New findings suggest that when it comes to learning and cognition, the humble snake may be quite a bit more like humans than anyone had imagined.
David Holtzman, a neuroscientist at the University of Rochester, has found that snakes have a much greater capacity for learning than earlier studies had indicated.
His research also indicates that, like humans, many snakes rely on sight to get around, and that older and younger snakes differ in how they gather and decipher information about the world around them.
As reported in the January, 1999 issue of Animal Behaviour...
"If your snake seems unwilling -- or unable -- to learn, you may be tempted to blame the reptile. Watching as your prized rattler is stumped by the maze that your pet mouse navigates easily, you may conclude that some animals are just born dumb. But a new study shows that while the slithery set may never get through a maze, they really do have student potential. They just need teachers who understand them, and the things that motivate them -- like the desire to get the **** out of big, bright open spaces.
David Holtzman, a neuroscientist at the University of Rochester, conducts research into reptile intelligence. He found that decades-old studies that rated snakes as less intelligent than mice and rats weren't fair. Snakes just don't encounter anything like a maze in nature.
"Studies that said snakes couldn't learn well put snakes through mazes, which they didn't learn as well as mice or rats," Holtzman says. "But that's asking the [snake] to do something...not natural to do." So Holtzman and his research team designed a "natural" snake task to test how well snakes could learn spacial skills.
They took 24 corn snakes and put them, each by themselves, into a two-metre wide (2 yard) plastic tub with a one-metre (3 feet) high rim.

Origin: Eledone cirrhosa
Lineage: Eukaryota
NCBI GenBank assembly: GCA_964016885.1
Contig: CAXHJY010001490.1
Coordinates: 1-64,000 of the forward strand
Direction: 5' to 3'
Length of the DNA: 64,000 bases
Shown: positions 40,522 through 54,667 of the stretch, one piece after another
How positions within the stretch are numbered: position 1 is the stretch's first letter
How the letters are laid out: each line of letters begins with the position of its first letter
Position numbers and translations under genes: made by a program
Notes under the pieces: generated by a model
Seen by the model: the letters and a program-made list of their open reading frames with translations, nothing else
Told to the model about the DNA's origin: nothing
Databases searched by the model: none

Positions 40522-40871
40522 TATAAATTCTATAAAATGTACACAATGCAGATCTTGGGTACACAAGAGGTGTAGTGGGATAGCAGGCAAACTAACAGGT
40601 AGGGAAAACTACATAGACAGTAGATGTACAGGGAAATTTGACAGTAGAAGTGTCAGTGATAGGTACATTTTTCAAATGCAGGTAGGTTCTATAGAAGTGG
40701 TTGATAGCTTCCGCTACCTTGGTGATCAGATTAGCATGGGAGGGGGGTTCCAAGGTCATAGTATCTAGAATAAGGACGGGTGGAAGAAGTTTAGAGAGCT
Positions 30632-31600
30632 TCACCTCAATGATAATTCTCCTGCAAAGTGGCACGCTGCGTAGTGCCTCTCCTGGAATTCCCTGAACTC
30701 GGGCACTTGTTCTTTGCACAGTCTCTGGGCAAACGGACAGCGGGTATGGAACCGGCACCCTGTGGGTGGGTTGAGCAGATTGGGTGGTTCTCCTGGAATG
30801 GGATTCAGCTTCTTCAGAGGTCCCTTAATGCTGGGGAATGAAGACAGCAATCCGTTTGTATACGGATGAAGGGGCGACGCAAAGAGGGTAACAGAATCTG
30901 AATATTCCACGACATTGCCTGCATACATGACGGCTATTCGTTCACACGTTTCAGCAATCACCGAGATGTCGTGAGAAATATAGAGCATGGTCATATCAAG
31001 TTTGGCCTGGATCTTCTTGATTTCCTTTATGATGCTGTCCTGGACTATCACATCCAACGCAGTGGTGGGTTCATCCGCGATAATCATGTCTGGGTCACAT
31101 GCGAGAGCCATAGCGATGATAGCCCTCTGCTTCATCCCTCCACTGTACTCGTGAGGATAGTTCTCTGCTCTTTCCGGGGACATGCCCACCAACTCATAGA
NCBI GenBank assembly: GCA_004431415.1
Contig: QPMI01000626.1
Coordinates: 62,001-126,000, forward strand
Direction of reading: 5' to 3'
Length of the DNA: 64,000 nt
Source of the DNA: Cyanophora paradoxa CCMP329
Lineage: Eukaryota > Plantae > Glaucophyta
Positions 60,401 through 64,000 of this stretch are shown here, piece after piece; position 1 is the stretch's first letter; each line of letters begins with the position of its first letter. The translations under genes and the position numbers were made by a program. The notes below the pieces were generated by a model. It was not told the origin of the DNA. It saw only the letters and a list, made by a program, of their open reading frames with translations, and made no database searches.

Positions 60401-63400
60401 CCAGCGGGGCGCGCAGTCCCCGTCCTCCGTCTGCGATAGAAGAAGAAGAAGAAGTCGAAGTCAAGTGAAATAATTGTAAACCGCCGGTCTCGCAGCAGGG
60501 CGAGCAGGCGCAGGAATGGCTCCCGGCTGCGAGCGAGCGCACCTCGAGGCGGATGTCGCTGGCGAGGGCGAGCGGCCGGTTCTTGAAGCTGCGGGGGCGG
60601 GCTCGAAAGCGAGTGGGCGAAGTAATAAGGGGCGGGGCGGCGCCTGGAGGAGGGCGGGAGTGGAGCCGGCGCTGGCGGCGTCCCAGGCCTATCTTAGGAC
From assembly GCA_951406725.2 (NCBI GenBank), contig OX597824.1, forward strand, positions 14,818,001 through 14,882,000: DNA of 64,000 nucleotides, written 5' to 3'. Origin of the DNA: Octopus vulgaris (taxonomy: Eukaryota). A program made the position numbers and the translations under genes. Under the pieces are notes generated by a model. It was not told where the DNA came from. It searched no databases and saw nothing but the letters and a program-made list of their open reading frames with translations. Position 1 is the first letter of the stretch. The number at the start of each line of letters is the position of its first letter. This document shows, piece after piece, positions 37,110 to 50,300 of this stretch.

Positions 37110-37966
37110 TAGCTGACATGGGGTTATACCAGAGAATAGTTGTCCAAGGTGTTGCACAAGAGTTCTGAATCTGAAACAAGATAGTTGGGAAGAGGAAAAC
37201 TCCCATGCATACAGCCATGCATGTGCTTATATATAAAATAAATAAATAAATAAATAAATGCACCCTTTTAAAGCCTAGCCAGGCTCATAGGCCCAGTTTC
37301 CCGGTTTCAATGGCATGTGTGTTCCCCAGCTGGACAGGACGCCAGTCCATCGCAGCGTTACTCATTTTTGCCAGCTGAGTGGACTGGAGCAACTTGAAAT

The tub's sides were too high for the snakes to climb out, but there were eight holes cut out in the bottom -- one of which led to a hidden shelter.
The escape hole was landmarked with a brightly-coloured card mounted on the tub's walls. Tape was also placed on the floor to provide a tactile pointer.
The team then "motivated" the nocturnal snakes to find the shelter by placing the tub -- already uncomfortable for snakes, which don't like being in large open spaces -- under bright light.
"We used an escape motivation because if we had used food, the snakes could have detected it with their eomeronasal system [a type of chemical sensing perceived through the snake tongue]," Holtzman explains. "We designed the task to eliminate chemical cues and just test learning."
The scientists then trained the snakes to learn and remember which hole led to shelter, by guiding them to the hole with their hands. The results: the snakes learned fairly quickly how to escape.
"After four trials per day for four days, the snakes would go more directly to the right hole," Holtzman says.
"On average, they take over 700 seconds to find the correct hole on the first day of training, and then go down to about 400 seconds by the fourth day of training. Some are actually very fast and find it in less than 30 seconds."
The researchers also found that it was harder to teach old snakes new tricks. The older snakes seemed to rely more heavily on visual cues, becoming befuddled if the coloured cards were tampered with.
"Younger snakes were more variable in the cues they used, while old snakes were more restricted," Holtzman notes .
So does all this mean we could train a bunch of super snakes -- or teach snakes to become domesticated?
"No," Holtzman says. "But this shows they're not just dumb animals wandering around aimlessly."
It also shows that snakes use similar brain mechanisms to learn as people. That's a conclusion that could have important implications, because snakes and other reptiles have an unrestricted ability to grow new brain cells throughout their lifetimes.
Humans, meanwhile, can only produce limited numbers of new brain cells in the hippocampus, which controls memory and spatial perception.
"What regulates reptile brain growth?" Holtzman asks.
"If we find out, it may help us produce brain growth in people with degenerative brain diseases like Alzheimer's or Parkinson's." Seems the "simple" snake has a lot to teach us, after all.
Holtzman's findings are reported in the January, 1999 issue of Animal Behaviour"